To begin assessing how the depreciation affected AGNC, we will take a look at AGNC's MBS portfolio at the end of Q3 to get a feeling of how it was positioned going into Q4 and what rates are the most relevant to it.
Page 26 of American Capital Agency Q3 Shareholder Presentation, Retrieved February 2nd, 2014
If we look at page 6 of AGNC's Q4 presentation (above), we have the fair value of its MBS as of 9/30/13. If we map that to the market pricing on 12/31/13, we get the following changes.
Projected Fair Value
Projected Fair Value
*Holdings and Projected Fair Value Figures in Millions of $
In summing these figures, we derive that the portfolio AGNC held at the end of Q3 would have lost around $1.056B or $2.97/share. These figures reflect that AGNC's MBS assets experienced a weighted average of 1.38% in losses during Q4.
Since we have only derived one figure and taking it as the best estimate, there is great importance in qualitatively accounting for the additional information we have about the portfolio in Q4. Share buybacks have certainly had a material effect on AGNC's exposure to the MBS market, and that suggests the derived figure is almost certainly an overestimate of the losses. Buying back 28.2 million shares @$20.82/share suggests a $587M haircut to total equity. If you assume a constant at-risk leverage of 7.2x, that would suggest roughly a $4.23B contraction of its aggregate MBS portfolio. Given the average pricing of its buybacks relative to where AGNC's common stock was priced throughout the quarter, it is safe to assume that the majority of the contraction occurred before the drop in MBS prices in December and that the portfolio was smaller by the time of the decline. Assuming management maintained a distribution of asset holdings roughly parallel to that shown in the Q3 presentation, AGNC would save approximately $59M were that amount not subject to this depreciation. Additionally, management's strategy to move away from lower yield 30-year holdings was certainly beneficial, as this asset group was hit the hardest in Q4. If we assume any transition of the portfolio continued to reflect this strategy, then our derived figure would be increasingly negatively biased compared to AGNC's true realized depreciation.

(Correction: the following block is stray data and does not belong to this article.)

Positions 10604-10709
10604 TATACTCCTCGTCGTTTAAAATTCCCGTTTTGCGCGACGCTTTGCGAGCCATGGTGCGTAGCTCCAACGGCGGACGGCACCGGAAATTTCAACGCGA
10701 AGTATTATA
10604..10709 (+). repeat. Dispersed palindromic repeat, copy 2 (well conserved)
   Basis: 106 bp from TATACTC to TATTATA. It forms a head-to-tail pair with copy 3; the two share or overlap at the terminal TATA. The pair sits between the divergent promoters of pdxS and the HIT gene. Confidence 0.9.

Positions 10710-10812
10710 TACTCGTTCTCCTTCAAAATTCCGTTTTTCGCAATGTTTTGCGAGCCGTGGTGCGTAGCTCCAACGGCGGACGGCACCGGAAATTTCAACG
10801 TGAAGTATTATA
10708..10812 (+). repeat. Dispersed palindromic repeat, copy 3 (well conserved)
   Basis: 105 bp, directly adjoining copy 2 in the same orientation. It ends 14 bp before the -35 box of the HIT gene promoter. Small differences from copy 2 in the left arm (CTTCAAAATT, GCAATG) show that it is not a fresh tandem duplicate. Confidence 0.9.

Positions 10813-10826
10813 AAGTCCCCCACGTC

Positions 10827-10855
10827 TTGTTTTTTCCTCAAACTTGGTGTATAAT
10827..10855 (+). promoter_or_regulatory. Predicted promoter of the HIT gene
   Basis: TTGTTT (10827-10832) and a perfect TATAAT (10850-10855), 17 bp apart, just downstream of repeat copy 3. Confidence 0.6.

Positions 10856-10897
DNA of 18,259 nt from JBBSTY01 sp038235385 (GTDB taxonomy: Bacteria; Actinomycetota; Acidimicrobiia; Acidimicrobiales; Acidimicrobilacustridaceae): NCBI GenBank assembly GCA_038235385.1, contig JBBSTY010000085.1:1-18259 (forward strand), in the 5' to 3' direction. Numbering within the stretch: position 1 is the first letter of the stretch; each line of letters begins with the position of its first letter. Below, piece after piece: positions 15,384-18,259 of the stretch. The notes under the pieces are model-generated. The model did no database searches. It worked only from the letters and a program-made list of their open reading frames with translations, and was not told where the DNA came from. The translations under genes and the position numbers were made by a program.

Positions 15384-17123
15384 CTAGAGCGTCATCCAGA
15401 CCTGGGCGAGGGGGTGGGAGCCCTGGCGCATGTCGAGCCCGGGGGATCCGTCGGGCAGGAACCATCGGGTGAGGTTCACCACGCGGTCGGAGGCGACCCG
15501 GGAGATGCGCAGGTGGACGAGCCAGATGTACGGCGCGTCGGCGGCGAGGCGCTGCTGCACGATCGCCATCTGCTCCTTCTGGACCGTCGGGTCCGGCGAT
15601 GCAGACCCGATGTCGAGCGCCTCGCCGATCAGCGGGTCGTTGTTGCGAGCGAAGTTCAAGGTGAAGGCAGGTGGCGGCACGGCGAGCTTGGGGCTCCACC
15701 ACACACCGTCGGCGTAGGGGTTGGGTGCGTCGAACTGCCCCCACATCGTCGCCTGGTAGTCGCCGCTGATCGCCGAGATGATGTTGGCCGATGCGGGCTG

Overall, there are not many risks to suggest our derivation is too optimistic given the pricing trends of the quarter. Had management increased leverage near the end of November and increased its exposure to the December drop, then we would see a realized drop greater than our derivation. This, however, directly contradicts its defensive strategy and management's guidance from the Q3 earnings announcement. The aggressive approach to using its excess capital for equity buybacks also suggests that this scenario is highly improbable.
Since there appears to be more room for negative biases in our derivation than positive biases, we will establish a favorable range for possible values. Our analysis yields that AGNC's likely MBS depreciation was somewhere in the range of $900M to $1.06B (between $2.53 and $2.98 in losses per share).